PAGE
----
Paintbrush Snowman

The past few days were extremely distressful here in what is usually sunny Florida. A category 4 hurricane known as Matthew was considering making a direct hit, bearing down on us, and we were all in Defcon 4 mode as we prepared for the worst. (Happy to say the worst didn’t happen.)

But, as we prepared, I dreaded the thought of being bored during the power outage, so while everyone else was standing in line at Home Depot and Lowe’s for generators, plywood and other hurricane supplies, I was in AC Moore shopping for crafting supplies that could be used without electricity. I had the store to myself!

The Paintbrush Snowman is a project I happened upon about 5-years ago, while surfing through Esty. I loved it, but wanted to make sure I didn’t completely copy it. So, here’s my take on the Paintbrush Snowman.

Supplies

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3-inch paintbrush, ribbon, small ornamental items such as bells and snowflakes, white texture paint, white acrylic paint, black acrylic paint, holiday sock, paintbrush, small black buttons or jewels, glue, and polymer clay

The 3-inch paintbrush was $1 (of course you can use an old one), the texture paint was $6.99, the socks were $1.50, the polymer clay was $1.79, the bells were $2.99, and the rest of the items were things I already had. I’ll be making quite a few of these, so I have more supplies than you’ll need for making one. Because of the wait time for the paint to dry between coats, the completed project took about 1 1/2 hours.

The first thing to do is make the snowman’s nose using polymer clay (or you can paint it on or glue on an orange button). I rolled up small bits of clay into tiny cones and baked them at 200-degrees for 30-minutes.

While the clay is baking, begin painting the metal and handle of the paintbrush white. Most likely it will take more than one coat of paint, so let each coat dry before adding the next one. I put three coats on mine. When it was completely dry, I then painted the brush portion with the white texture paint.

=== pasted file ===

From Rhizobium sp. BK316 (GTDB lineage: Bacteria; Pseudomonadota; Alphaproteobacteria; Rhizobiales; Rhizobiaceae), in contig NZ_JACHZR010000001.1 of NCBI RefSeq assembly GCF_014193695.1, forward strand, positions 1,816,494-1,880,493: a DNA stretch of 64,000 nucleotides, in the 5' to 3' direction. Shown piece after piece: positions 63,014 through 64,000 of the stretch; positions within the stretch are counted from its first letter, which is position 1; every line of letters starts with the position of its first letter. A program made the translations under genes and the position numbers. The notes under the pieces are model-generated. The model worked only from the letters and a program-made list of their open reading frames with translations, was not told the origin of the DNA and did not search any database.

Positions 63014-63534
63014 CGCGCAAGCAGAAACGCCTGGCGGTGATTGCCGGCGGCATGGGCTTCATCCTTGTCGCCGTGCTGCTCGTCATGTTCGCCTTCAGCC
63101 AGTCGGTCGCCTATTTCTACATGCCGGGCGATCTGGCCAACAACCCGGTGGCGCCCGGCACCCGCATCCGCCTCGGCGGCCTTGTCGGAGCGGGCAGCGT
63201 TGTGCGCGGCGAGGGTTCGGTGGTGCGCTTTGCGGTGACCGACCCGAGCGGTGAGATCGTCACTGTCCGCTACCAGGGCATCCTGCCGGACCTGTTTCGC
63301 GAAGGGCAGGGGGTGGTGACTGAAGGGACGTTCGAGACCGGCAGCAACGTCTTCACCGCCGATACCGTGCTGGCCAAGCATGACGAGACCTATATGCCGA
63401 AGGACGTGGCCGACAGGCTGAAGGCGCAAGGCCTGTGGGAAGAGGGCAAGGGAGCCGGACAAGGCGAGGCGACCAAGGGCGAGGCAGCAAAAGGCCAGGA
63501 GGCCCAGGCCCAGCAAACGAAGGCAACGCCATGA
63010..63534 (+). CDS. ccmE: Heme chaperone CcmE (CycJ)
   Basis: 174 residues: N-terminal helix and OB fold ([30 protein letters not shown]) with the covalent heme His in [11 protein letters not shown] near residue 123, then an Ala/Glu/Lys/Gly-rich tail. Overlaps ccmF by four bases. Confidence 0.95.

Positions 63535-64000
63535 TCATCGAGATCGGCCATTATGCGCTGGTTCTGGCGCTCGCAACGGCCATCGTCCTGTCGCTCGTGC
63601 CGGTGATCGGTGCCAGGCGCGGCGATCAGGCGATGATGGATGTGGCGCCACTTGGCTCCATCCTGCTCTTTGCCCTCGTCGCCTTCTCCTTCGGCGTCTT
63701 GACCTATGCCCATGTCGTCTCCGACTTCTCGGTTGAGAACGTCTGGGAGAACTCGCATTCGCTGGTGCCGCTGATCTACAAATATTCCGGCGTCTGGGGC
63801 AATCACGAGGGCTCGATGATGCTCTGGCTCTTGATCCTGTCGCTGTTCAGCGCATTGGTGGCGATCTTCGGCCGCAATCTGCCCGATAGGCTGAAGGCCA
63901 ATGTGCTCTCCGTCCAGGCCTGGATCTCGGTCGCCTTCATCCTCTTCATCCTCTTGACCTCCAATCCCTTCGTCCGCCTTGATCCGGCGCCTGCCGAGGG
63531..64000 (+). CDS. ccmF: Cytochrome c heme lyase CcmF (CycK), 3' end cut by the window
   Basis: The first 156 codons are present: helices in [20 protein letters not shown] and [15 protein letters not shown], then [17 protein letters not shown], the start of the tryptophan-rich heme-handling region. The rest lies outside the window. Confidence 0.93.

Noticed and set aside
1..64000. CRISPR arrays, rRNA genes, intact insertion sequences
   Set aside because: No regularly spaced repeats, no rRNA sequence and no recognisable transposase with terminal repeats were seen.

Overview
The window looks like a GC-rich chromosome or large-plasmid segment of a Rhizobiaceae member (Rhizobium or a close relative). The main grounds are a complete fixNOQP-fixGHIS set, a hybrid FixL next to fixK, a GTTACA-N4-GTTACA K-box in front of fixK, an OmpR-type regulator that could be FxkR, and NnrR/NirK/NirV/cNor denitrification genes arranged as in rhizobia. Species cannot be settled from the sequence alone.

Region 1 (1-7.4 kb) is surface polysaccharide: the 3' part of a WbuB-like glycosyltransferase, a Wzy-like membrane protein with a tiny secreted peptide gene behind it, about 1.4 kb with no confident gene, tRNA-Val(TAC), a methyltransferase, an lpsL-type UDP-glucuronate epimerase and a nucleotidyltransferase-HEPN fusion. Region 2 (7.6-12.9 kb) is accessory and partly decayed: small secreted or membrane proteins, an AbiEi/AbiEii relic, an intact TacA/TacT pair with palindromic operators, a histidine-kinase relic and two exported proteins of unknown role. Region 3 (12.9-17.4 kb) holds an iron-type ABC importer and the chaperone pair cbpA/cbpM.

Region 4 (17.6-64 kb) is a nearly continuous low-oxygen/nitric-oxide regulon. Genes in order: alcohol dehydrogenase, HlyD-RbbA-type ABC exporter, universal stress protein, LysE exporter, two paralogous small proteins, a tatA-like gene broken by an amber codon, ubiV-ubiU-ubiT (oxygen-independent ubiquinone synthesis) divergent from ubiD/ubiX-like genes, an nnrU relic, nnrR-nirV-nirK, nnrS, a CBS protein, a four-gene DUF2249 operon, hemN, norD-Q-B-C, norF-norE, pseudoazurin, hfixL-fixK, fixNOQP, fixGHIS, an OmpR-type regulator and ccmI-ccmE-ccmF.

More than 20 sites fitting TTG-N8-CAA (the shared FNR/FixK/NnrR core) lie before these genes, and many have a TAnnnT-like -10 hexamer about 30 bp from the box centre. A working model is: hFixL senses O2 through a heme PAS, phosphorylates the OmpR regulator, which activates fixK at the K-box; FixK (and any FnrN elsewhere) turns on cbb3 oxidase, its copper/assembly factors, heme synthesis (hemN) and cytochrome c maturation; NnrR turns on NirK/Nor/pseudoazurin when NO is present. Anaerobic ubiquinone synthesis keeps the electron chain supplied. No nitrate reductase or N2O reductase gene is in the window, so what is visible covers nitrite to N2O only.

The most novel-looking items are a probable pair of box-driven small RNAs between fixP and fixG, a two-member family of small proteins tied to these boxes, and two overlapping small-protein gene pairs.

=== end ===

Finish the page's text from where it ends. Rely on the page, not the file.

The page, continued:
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After the paint has dried, glue on the small black buttons or black jewels. Leave enough space between the bottom of the metal and the first button for the snowman’s scarf.

Using only one of the holiday socks, cut across right at the heel. Set the remainder of the sock aside to be used for the snowman’s scarf. Then place the top part of the sock over the handle of the paintbrush and over the top portion of the metal. To keep it in place, tie ribbon around the sock, about 2-inches down from the top of the fabric. This forms the snowman’s cap. Then I glued ornamental items onto the cap — a tiny snowflake and a little green bell.

Put a dab of black paint on a paper plate, dip the end of a paintbrush into the black paint, then dot the metal just below the end of the cap (sock) to form the eyes. Then repeat with white paint, but using a toothpick. To form the rosy cheeks, I used a Q-tip that I dabbed with my lipstick. Then I glued on the polymer clay nose.

Finally, cut two strips (loops) from the left over piece of sock. Put one loop over the handle of the paintbrush and bring it down to the space between the end of the metal and the first black button. Then cut the second loop and tie it in a knot around the one that has been applied to the snowman’s neckline — this forms the snowman’s scarf. Tie a ribbon into the hole at the top of the paintbrush handle for hanging from your Christmas tree or on your wall.

How cute is this guy?

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